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You’ve Heard of Bitcoin, But What Do You Really Know About Blockchain?

IEEE local groups help demystify the technology

3 min read

Image of Bitcoin and Ethereum, two different cryptocurrencies.
Photo: Shutterstock

A number of men in suits standing at a table talking.From left: IEEE San Diego Blockchain local group cochair Ken Miyachi discussing policies regarding blockchain technology with University of San Diego law professor David Brennan at the 19 June networking event.Photo: Cazares Films

THE INSTITUTE Blockchain technology, best known as the foundation of cryptocurrency transactions, has the potential to replace existing databases, providing more transparency and security. Just about every industry, including energy, finance, and health care, is looking into how it can adopt blockchain’s decentralized ledger.

To help advance the technology, IEEE launched its Blockchain Initiative last year. Something unique to the initiative are its local groups, which teach developers how the technology could help companies in their region—as the basis of a cryptocurrency, in support of smart contracts, or some other way. Twenty-five such groups have formed, in cities including Boston, Kiev, and Toronto. The groups hold forums with blockchain experts from industry and academia and provide networking opportunities for attendees who are working on blockchain projects.

“If you’re interested in getting involved with the technology or working in the industry, attending the local meetings will give you a much better understanding of how to do that,” says IEEE Member Ken Miyachi, who chairs the San Diego group along with members Joshua James and Emilio A. Cazares.

Miyachi recently launched LedgerSafe, a blockchain-based compliance-software platform. It tracks high-risk financial transactions and automates the completion of businesses’ regulatory documents.

He helped form a local group, he says, because “there’s a lot of fragmented information about blockchain on the Internet. The idea is to have industry leaders provide credible information about the technology’s current state and get their perspective. A centralized source of valid information, like IEEE, is currently lacking.”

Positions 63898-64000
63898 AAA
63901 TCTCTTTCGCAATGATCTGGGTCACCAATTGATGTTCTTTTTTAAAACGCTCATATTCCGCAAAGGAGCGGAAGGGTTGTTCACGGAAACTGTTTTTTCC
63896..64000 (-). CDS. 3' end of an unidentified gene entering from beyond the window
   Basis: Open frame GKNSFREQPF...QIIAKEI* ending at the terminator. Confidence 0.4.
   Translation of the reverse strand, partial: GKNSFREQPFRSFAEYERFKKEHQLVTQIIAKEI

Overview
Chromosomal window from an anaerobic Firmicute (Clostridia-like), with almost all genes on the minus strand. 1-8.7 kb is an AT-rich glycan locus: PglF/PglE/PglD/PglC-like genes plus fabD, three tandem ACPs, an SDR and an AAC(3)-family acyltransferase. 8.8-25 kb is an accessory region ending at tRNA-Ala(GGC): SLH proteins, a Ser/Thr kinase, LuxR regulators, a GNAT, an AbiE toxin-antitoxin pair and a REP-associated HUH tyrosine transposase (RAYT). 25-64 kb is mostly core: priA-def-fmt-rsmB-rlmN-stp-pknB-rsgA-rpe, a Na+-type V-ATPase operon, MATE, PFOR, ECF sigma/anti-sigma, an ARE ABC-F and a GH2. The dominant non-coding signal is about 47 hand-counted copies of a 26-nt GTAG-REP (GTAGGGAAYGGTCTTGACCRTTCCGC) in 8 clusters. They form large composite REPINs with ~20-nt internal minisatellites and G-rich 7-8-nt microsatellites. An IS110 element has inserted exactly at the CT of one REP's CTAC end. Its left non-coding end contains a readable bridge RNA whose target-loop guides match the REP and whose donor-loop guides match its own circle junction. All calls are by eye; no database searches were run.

The San Diego group, established five months ago, now has 60 members. It has held three events. One provided an overview of the IEEE Blockchain Initiative. The second one covered Ethereum, an open-source, blockchain-based distributed computing platform, which was presented by engineers of the Matryx platform.

At that session, Miyachi says, people discussed the development pipeline and how it’s different from standard software development channels. The session also covered business and development hurdles that need to be overcome.

The most recent event, held on 19 June at the University of San Diego, covered the impact of blockchain technology on legal frameworks and policy. The forum, which included a networking session, attracted about 100 people with both legal and technology backgrounds, Miyachi says—considerably more than the group’s first two events. The event culminated in a keynote presentation by James Gatto, the blockchain and digital currency team lead at Sheppard, Mullin, Richter & Hampton.

“It’s in the best interest of blockchain companies to present at these local sessions, because they’re a great way to get out information about their company and product as well as demystify the technology itself,” Miyachi says. “Most of the people coming to speak are blockchain advocates. They really believe in the technology, so they’re trying to speed up its adoption so that more people will invest in it and use the technology and the platforms being built for it.”

If you’d like to start an IEEE Blockchain Initiative group in your IEEE section, email Ramesh Ramadoss, cochair of the initiative.


IEEE offers other ways to stay up to date on the technology. There’s the IEEE blockchain technical community, which anyone can join to work on the technology’s development and deployment. Participants receive notices about conferences, special events, education, publications, and standards. They also get the quarterly IEEE Blockchain Newsletter.

There’s also a blockchain community on IEEE Collabratec that includes posts from members about their projects.

IEEE offers several e-learning courses that cover blockchain fundamentals as well as the ethics, governance, and human rights issues surrounding the technology.

Several conferences are scheduled this year. The International Conference on Blockchain, to be held 14 to 17 July in Atlanta, is expected to cover game theory and performance analysis. The IEEE Global Communications Conference plans to hold a blockchain in telecommunications workshop. The session is scheduled for 13 December in Waikoloa, Hawaii.

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